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Doctor suggested Mastocytosis. Anyone?

Discussion in 'Mast Cell Disorders/Mastocytosis' started by MNC, Jul 14, 2010.

  1. MNC

    MNC Senior Member

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    Hi. I went to a neurologist who is very reputated and runs a sleep disorders clinic. I showed my old sleep study and he was very interested. He started to find many abnormalities that they hadn't noticed at the public hospital where I took the sleep study.

    Anyway, the guy got like very interested and started asking lots of questions about my whole condition. He didn't know much about CFS but still said, let's see, you never know, you have terrible symptoms and signs and tests showing many things wrong.

    Anyway... he got to a point where he said that I might have MASTOCYTOSIS. He told me to go to some skin & mastocytosis specialist first and then we'd see step by step.

    So, I came home and googled for Mastocytosis. And in fact it the symptoms match too in many ways, sounds like CFS and the hypersensitivity I have to everything which is not full MCS, mostly my untreatable respiratory tract mess and so on.

    You can see here: http://en.wikipedia.org/wiki/Mastocytosis

    So I came here and searched in the forum and I saw that it has been discussed before, but not specifically about Mastocytosis but as Histamine Intolerance: http://www.forums.aboutmecfs.org/showthread.php?1804-Histamine-intolerance-anyone-got-that

    So, given that apparently having Mast Cell disease is also (as usual) common in CFS, and given that the tests for Mastocytosis are terrible (biopsies), I'd like to ask if someone has gone this route before and got tested and so on.

    I would appreciate any input.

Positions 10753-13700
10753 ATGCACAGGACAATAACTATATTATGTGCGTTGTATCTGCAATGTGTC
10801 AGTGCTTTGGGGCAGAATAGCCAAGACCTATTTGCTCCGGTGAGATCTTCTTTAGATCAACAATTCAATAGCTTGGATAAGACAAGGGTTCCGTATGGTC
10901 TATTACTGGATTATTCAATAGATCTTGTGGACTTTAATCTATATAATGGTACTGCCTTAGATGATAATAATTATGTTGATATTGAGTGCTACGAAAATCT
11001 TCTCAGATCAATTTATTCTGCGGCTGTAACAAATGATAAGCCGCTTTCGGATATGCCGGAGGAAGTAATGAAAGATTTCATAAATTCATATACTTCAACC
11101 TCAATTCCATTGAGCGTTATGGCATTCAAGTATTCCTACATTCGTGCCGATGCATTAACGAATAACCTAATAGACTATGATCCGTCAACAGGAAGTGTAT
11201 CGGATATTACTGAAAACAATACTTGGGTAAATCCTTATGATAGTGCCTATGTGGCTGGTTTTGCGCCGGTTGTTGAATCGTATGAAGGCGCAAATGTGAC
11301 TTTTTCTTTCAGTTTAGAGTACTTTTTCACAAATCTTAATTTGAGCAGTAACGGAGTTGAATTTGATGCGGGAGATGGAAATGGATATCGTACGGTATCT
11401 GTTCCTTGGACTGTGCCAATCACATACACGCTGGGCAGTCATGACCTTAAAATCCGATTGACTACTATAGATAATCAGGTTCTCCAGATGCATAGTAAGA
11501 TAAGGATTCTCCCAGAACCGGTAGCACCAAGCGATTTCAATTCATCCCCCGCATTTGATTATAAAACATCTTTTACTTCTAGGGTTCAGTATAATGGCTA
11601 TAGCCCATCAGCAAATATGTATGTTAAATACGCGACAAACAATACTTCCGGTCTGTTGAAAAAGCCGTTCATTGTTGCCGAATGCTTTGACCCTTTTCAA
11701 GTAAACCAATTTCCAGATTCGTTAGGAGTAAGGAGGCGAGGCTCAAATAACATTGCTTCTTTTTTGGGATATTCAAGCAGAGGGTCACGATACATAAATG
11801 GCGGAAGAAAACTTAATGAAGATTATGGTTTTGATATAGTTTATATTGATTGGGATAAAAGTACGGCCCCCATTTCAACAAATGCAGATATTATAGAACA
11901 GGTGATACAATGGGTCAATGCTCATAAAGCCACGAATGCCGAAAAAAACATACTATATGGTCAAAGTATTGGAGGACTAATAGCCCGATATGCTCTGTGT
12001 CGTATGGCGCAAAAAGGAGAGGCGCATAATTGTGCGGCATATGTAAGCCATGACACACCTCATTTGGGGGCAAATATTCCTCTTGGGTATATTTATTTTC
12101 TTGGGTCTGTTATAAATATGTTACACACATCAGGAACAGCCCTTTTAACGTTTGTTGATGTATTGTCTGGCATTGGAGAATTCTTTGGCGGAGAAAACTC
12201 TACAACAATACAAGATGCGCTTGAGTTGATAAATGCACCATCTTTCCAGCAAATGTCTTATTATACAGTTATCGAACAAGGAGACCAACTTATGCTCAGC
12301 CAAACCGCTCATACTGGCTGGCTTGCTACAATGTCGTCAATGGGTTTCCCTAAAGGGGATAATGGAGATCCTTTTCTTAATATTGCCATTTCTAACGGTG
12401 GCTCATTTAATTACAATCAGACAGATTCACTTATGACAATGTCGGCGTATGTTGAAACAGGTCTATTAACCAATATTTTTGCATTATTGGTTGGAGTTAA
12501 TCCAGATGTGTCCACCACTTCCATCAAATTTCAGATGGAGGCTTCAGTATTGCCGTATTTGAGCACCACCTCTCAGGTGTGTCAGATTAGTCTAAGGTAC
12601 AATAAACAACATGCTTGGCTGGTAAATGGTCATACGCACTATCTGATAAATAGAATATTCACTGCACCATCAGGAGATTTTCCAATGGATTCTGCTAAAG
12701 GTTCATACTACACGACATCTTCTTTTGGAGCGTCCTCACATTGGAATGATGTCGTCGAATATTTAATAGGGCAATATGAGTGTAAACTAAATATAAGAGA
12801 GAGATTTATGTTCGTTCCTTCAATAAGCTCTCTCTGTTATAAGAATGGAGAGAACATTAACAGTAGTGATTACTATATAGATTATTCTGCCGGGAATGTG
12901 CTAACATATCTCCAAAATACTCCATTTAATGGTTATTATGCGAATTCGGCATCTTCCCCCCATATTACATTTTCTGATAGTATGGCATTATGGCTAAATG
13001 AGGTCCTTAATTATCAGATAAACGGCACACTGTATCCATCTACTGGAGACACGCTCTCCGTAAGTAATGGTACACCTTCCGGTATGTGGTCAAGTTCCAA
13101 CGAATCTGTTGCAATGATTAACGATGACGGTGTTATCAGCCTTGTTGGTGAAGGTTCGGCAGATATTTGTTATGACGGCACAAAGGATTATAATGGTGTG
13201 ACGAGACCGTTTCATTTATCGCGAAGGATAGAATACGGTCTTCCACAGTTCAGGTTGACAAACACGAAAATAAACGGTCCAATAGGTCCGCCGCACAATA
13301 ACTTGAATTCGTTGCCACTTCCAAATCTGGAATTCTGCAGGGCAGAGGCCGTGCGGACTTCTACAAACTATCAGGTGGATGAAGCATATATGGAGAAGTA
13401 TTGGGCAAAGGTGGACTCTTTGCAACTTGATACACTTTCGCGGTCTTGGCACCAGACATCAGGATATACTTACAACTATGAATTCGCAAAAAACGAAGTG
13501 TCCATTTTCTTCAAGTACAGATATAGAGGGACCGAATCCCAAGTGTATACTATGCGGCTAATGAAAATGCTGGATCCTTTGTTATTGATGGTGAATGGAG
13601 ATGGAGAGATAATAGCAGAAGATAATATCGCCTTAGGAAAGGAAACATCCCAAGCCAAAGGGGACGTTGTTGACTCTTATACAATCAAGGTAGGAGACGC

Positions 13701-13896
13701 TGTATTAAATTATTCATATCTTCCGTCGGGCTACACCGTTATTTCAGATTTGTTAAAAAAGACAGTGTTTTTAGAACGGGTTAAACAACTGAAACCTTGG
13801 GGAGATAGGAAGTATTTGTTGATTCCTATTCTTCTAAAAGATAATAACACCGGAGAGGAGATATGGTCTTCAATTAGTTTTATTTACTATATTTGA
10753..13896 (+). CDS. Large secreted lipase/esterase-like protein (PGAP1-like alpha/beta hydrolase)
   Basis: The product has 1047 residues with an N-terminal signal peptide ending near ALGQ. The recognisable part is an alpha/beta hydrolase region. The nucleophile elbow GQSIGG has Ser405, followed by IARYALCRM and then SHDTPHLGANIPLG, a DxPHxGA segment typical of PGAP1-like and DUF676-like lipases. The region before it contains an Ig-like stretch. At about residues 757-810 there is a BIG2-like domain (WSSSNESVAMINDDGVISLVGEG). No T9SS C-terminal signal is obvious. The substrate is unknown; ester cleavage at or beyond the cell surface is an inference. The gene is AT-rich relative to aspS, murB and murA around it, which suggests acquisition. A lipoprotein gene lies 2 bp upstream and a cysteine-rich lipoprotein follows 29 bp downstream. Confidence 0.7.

Thanks in advance.
  2. taniaaust1

    taniaaust1 Senior Member

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    Hi.. I have an uncle with systemic Mastocytosis.. its very very rare. (1 in every 150,000?) . There has been a few families in which in has run in family (so obviously some kind of genetic link)

    Its a truely terrible thing to have as it can often be fatal, (my uncle goes into anaphaltic shock and needs resusitation a lot)... Interestingly, his daughter (my cousin) has been on disablity since a teen due to having the same symptoms as me. Her doctors dont believe in CFS.. so her illness is unknown, she thinks she has what her father has (all her tests are negative) but i think she has what i have ME (canadian consensus CFS). My uncle kept thinking i had Mastocytosis too and probably still does.

    Cause of my family history, Ive been tested for Systemic Mastocytosis and the test which was done on me the immunologist told me it was a new blood test and reliable (i thou dont know whether to believe that or not). My uncle used to tell me the blood test often didnt show it up and that a biopsies were needed... and that if the right place wasnt biopsied in the right organ its in or in the right area of the bone marrow, it can be missed (it can be anywhere in the body, all different organs but usually somewhere in the bone marrow). (My uncle used to spend all his time online reseaching this illness.. as he's cut off from the rest of the world due to it, due to the severe life threatening allergies it gives him). Just someone having peppermint breath about him almost killed him!!.